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The Conflict Of Laws: A Comparative Study, Second Edition. Volume One. Introduction: Family Law, Ernst Rabel Jan 1958

The Conflict Of Laws: A Comparative Study, Second Edition. Volume One. Introduction: Family Law, Ernst Rabel

Michigan Legal Studies Series

This volume, the first in Ernst Rabel's monumental comparative treatise on the conflict of laws, was initially published in 1945. Since then three additional volumes have been added, completing the survey of the systems of conflicts law as originally contemplated. Meanwhile, the first edition of the first two volumes has been exhausted for some time, and the literature of conflicts law has substantially increased, reflecting the new developments that have taken place since 1945. Accordingly, plans for a new edition of the first two volumes were discussed with the author before his death on September 7, I955, and were ...


Retroactive Legislation Affecting Interests In Land, John Scurlock Jan 1953

Retroactive Legislation Affecting Interests In Land, John Scurlock

Michigan Legal Studies Series

Professor Scurlock's monograph covers an area of the law which is commonly by-passed in treatises and in classroom instruction. If we could merely tear Maitland's "seamless web" of the law and retain all the shreds, no part of the legal system would escape us. What we actually do, however, is to set up, in a more or less arbitrary fashion, numerous centers of legal classification, such as contracts, torts, property and constitutional law, to which closely related legal materials are attracted as to a magnet. But those legal materials which stand midway between two centers of attraction are ...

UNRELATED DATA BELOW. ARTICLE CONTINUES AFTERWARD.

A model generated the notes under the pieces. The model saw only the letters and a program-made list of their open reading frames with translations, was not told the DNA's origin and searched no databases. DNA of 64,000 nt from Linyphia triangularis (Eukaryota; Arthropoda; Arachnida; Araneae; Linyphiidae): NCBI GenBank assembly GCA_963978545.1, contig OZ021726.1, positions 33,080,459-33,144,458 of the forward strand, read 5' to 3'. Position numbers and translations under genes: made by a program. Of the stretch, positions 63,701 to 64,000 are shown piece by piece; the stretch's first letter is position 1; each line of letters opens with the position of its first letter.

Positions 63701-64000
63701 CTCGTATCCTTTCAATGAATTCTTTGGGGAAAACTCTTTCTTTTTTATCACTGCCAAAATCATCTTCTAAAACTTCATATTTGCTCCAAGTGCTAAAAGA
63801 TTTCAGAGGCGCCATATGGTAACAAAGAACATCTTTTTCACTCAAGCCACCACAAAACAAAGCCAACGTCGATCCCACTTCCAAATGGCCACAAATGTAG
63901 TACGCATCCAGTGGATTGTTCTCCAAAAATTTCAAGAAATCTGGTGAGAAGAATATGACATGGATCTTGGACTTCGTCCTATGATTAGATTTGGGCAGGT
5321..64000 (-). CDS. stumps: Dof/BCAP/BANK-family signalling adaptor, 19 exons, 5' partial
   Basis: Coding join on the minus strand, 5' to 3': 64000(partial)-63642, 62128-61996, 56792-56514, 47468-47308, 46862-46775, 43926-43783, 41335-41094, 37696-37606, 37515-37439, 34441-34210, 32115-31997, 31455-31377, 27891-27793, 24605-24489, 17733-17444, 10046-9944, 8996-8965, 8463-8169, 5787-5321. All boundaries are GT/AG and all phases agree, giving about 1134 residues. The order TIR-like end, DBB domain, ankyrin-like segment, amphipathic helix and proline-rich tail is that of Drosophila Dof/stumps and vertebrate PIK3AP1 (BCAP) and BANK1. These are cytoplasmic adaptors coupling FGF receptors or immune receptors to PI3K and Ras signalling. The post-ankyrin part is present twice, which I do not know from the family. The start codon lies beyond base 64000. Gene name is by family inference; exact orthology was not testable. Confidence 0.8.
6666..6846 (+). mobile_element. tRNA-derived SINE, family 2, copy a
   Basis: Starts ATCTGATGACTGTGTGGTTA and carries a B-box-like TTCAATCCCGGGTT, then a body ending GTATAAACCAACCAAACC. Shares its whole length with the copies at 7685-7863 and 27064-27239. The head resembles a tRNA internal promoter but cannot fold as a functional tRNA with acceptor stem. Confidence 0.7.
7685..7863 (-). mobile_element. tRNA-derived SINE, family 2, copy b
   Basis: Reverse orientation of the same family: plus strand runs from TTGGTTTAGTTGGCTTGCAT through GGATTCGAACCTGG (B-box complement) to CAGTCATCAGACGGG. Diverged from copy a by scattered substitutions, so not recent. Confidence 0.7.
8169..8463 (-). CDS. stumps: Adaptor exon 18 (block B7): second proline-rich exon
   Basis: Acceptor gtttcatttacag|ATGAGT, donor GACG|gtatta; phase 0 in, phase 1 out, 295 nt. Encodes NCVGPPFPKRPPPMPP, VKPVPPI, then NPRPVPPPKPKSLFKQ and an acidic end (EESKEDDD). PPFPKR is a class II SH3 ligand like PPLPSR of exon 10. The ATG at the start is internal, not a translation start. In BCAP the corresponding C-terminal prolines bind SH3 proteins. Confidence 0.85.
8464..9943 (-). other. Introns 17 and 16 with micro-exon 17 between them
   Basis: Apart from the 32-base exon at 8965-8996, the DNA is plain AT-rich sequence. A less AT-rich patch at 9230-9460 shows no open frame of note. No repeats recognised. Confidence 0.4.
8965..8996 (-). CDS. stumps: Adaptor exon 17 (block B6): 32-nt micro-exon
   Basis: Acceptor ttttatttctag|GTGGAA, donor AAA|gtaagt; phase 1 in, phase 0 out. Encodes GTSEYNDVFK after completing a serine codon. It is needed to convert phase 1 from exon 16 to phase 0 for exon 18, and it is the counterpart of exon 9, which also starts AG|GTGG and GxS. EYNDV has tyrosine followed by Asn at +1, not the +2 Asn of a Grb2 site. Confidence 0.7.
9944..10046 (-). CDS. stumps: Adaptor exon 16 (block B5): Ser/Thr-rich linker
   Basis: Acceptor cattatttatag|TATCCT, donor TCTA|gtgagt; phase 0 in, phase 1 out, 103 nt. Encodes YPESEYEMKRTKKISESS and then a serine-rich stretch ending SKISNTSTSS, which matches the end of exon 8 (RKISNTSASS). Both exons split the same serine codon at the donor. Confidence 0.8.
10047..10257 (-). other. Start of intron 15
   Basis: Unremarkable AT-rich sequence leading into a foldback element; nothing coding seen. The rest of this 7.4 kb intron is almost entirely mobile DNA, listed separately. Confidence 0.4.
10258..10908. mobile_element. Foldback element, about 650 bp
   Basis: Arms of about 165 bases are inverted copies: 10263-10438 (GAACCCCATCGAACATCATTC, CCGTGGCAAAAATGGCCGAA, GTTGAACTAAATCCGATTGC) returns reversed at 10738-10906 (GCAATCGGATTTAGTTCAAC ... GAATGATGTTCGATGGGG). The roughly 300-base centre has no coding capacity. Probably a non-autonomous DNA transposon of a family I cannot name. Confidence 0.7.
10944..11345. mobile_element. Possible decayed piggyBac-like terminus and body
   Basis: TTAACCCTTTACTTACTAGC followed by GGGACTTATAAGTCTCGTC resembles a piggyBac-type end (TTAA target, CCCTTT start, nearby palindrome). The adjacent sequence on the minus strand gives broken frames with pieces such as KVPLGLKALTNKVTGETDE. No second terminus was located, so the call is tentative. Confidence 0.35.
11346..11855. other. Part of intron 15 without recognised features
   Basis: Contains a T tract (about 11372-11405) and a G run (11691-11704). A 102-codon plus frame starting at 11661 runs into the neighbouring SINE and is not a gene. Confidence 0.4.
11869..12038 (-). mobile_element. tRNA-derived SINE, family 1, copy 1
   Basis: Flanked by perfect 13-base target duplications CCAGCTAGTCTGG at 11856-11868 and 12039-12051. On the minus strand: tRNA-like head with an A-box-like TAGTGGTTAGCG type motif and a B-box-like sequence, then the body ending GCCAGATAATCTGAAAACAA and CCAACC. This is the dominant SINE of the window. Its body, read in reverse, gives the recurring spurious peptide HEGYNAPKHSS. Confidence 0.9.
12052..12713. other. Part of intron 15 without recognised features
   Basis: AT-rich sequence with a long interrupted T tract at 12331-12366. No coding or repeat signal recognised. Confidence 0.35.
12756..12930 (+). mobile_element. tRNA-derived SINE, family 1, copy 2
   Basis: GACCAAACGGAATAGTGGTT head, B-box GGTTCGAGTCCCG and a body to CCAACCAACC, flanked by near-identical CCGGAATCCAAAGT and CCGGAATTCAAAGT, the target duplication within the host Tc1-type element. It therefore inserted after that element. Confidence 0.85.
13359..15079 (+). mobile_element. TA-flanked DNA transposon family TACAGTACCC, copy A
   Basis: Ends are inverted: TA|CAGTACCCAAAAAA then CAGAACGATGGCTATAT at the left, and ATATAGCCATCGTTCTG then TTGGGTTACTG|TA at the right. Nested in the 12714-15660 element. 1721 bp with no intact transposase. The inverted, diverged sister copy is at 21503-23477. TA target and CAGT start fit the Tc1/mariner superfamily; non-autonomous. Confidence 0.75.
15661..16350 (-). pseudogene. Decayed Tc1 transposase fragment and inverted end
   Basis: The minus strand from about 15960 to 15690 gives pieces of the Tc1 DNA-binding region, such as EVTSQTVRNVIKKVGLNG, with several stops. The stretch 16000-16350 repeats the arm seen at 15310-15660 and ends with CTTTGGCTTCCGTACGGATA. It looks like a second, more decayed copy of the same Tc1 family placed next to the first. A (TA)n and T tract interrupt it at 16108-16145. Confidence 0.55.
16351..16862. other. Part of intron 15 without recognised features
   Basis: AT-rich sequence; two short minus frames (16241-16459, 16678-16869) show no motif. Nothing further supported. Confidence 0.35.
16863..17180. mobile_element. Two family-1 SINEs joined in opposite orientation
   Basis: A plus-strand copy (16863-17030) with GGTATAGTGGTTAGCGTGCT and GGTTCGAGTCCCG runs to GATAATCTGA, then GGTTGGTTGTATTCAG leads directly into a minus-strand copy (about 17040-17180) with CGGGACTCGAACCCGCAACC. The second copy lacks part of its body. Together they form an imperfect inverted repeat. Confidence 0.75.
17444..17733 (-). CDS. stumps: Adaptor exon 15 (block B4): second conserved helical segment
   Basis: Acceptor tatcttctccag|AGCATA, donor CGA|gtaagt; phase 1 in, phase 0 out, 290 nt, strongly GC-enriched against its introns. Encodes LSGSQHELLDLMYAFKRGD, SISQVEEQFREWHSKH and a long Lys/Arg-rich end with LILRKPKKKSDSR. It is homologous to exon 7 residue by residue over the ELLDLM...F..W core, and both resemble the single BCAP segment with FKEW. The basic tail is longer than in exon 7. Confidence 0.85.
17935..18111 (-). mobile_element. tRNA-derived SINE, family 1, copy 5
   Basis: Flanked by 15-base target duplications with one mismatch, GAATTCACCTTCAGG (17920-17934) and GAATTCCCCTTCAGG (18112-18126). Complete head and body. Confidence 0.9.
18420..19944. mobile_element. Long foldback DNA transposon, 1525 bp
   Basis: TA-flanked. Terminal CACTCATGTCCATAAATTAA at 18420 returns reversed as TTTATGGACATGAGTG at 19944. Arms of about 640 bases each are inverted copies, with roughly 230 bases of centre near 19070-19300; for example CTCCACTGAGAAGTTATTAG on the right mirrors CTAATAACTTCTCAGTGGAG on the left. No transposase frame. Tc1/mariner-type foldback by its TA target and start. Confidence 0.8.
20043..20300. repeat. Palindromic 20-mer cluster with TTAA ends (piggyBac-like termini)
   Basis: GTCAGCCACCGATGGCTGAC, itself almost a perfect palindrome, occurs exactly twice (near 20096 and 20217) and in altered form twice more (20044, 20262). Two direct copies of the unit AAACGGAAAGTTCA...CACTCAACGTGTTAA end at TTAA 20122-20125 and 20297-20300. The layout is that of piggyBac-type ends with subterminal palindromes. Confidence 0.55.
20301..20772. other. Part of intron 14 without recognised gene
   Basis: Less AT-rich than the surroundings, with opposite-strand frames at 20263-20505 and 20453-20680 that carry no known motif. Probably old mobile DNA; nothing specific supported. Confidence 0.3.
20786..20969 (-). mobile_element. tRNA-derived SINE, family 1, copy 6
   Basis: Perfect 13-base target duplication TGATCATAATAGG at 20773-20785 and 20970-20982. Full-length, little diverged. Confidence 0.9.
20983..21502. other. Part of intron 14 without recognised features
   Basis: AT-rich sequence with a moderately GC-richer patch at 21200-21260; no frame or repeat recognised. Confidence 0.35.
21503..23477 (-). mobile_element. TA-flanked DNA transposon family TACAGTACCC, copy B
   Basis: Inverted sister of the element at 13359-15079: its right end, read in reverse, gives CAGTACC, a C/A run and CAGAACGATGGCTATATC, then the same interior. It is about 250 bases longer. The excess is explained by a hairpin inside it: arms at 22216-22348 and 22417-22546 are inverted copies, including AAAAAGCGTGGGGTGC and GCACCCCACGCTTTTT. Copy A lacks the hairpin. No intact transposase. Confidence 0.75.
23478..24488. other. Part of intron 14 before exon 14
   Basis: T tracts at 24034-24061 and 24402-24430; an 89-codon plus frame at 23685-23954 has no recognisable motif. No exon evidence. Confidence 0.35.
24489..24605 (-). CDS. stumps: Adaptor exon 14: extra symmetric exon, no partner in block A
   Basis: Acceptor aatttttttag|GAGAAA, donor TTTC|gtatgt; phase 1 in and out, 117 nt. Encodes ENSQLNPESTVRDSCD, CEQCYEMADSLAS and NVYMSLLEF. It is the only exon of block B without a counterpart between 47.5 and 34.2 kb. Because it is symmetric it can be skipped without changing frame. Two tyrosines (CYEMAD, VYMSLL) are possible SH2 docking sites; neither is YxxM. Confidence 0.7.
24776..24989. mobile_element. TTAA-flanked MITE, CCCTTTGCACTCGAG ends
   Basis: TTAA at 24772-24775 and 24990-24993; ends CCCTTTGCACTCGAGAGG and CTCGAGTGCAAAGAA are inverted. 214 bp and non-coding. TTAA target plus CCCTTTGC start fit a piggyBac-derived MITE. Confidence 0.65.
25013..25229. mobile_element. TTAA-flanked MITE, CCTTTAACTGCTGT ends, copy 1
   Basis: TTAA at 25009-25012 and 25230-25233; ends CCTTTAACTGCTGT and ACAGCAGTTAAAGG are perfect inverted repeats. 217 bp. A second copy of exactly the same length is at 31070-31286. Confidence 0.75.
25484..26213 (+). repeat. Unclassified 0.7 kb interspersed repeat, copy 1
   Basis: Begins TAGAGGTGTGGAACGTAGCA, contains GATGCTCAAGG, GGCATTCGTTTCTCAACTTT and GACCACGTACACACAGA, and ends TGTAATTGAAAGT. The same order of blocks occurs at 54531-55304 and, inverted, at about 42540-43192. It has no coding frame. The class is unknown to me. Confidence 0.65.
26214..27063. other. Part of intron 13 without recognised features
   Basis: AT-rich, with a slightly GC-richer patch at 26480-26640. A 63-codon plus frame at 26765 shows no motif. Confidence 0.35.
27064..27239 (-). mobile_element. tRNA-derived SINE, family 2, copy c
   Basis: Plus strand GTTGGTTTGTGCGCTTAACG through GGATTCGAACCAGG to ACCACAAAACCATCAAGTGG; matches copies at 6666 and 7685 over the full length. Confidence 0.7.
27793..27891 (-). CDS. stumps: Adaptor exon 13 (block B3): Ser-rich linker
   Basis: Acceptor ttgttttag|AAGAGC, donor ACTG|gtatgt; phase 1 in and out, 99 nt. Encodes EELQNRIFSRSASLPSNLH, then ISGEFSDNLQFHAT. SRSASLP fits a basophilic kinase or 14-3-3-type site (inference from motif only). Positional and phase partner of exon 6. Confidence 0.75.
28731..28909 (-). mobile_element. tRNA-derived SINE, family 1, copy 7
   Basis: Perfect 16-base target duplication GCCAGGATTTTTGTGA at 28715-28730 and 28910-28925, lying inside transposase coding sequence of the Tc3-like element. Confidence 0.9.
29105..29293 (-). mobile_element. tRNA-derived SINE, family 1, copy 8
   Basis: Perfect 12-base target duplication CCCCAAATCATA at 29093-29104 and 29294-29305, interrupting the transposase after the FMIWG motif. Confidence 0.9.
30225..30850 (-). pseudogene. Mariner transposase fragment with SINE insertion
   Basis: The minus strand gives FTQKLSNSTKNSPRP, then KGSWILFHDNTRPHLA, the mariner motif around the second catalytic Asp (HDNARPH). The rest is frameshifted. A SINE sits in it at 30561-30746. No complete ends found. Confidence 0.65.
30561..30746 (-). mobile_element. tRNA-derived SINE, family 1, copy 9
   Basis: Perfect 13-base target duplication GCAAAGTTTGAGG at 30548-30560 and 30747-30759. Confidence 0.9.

The Conflict Of Laws: A Comparative Study. Volume One. Introduction: Family Law, Ernst Rabel Jan 1945

The Conflict Of Laws: A Comparative Study. Volume One. Introduction: Family Law, Ernst Rabel

Michigan Legal Studies Series

Full application of comparative methods to the law of conflicts requires a working plan of some magnitude. We ought to take stock of the conflicts rules existing in the different countries of the world, state their similarities or dissimilarities, and investigate their purposes and effects. The solutions thus ascertained should moreover be subjected to an estimation of their usefulness, by the standards appropriate to their natural objective. Conflicts rules have to place private life and business relations upon the legal background suitable to satisfactory intercourse among states and nations. They are valuable to the extent that their practical functioning, rather ...